Wednesday, September 03, 2008

American Dream 2: The Black Working Class as the Crossroads

One implicit question in Jason DeParle’s American Dream is why the black welfare class was so large a proportion of all African Americans to begin with, and why it wasn’t shrinking faster.

Some of the single welfare mothers he studied had grown up in working class neighborhoods with two employed parents. Children of white working class neighborhoods are likely to move up in class, or reproduce their parents’ lives in new working class areas. Children of the black working class, by contrast, have been much less likely to reproduce their parents’ lives.

DeParle says that the main demographic difference between black working class neighborhoods and other working class neighborhoods is the high proportion of black single mothers. In the particular working class neighborhood that some of his subjects came from, about a third of the African American children grew up with single mothers. This is higher than the single-parent rate in non-black families (the national average is about a fifth), but much lower than the average for all black families, which runs to over half. Children in single-parent households are more vulnerable to the lure of the street.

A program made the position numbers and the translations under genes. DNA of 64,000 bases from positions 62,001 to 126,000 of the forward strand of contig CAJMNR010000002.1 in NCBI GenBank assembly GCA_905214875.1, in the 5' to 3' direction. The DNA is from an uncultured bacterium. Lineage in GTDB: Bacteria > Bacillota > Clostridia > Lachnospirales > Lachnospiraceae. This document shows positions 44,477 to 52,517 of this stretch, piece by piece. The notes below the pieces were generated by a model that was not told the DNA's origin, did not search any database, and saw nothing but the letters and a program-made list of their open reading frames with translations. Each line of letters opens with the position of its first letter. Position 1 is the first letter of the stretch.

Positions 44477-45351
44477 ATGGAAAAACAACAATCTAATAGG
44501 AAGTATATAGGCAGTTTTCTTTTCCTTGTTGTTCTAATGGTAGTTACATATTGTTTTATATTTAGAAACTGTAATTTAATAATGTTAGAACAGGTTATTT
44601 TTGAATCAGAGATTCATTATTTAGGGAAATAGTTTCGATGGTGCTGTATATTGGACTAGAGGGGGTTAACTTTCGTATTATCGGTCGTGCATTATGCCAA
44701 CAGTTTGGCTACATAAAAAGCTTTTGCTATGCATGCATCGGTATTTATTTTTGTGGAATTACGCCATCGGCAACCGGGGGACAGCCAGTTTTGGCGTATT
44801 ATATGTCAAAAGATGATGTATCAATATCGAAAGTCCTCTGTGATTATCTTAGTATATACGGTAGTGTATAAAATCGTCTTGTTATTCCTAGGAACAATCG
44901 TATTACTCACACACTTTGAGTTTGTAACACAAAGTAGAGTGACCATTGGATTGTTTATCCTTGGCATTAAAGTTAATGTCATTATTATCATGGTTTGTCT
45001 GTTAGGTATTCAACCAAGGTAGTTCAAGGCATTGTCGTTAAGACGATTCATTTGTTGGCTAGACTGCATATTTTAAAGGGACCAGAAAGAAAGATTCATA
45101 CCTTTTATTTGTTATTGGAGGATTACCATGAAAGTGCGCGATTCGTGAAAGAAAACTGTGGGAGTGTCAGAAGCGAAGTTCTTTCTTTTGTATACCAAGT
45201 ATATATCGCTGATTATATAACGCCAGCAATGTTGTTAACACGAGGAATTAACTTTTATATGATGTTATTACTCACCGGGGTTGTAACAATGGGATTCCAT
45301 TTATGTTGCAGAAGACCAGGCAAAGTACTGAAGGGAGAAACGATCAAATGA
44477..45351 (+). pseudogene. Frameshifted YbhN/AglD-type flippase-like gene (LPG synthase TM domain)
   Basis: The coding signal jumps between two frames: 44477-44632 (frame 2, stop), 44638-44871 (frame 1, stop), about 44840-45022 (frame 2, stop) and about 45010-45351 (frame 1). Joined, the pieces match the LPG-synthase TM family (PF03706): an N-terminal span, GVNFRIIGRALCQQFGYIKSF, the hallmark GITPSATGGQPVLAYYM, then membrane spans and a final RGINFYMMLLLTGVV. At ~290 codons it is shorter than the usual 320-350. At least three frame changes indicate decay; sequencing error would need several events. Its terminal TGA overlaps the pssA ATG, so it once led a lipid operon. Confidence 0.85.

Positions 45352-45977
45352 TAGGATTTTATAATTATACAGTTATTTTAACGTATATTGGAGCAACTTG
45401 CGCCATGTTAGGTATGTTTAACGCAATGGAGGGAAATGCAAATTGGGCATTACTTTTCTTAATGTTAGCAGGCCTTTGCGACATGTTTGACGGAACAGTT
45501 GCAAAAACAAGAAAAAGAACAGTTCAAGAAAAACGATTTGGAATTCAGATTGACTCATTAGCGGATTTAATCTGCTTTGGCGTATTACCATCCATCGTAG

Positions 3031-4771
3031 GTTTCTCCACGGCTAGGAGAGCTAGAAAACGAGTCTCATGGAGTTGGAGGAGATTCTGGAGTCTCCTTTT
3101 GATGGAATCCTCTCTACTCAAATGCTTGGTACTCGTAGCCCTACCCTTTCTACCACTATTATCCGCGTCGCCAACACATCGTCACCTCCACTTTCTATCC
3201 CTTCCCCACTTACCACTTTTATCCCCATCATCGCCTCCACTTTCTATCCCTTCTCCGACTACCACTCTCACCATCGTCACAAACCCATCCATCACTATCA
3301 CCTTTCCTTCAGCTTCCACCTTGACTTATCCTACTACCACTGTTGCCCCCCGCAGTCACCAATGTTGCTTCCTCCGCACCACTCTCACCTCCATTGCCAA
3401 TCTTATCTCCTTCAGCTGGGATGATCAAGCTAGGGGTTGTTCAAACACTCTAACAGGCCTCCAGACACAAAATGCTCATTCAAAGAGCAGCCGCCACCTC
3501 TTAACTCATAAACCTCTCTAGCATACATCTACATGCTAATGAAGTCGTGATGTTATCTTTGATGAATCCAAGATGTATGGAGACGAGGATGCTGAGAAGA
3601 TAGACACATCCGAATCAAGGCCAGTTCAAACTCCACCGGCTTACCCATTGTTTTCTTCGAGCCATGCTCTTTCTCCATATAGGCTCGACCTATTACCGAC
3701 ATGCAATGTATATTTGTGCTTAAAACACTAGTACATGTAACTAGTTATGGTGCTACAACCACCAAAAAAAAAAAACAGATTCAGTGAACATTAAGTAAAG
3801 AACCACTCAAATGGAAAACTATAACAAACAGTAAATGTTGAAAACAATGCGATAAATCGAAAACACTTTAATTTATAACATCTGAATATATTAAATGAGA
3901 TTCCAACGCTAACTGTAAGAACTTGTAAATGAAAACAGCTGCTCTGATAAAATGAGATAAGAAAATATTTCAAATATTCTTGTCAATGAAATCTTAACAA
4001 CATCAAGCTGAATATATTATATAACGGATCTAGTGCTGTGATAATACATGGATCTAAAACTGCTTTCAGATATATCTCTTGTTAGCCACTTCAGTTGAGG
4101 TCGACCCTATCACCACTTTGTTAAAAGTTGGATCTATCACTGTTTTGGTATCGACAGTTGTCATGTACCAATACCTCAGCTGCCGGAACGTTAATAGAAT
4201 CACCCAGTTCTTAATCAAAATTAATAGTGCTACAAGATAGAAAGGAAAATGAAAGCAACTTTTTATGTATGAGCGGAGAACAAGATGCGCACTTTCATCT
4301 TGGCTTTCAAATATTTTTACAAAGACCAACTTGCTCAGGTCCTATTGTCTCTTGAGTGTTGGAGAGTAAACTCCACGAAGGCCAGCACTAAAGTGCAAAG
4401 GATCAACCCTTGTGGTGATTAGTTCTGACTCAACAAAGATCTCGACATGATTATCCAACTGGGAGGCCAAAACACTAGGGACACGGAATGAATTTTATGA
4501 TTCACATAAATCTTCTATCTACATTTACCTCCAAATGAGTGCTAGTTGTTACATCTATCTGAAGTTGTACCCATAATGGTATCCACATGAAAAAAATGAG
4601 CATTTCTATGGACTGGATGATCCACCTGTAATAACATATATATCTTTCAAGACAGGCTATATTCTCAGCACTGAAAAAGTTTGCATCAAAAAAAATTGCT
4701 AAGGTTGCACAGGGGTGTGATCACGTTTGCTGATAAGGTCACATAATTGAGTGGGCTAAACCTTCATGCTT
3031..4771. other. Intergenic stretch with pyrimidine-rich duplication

DeParle also believes that there is another risk factor that black families have that is not so obvious. Almost all of the black working class families he studied had many connections, through family and friends, to the ghetto underclass. For the black working class, the “street” was never far away. This is much less true for the much larger white working class, and is still true when we consider the many different ethnic groups within the non-black majority. In Milwaukee in the ‘90s, the main area of DeParle’s book, half the black families in the city got some kind of welfare. The black working class is, of necessity, a minority among the minority. Moreover, black working class neighborhoods were typically right next to the slums, bringing the street literally to their door.

DeParle says the black working class is more precarious than other working classes because it is the “crossroads” between the middle class and the slums.


Anonymous said...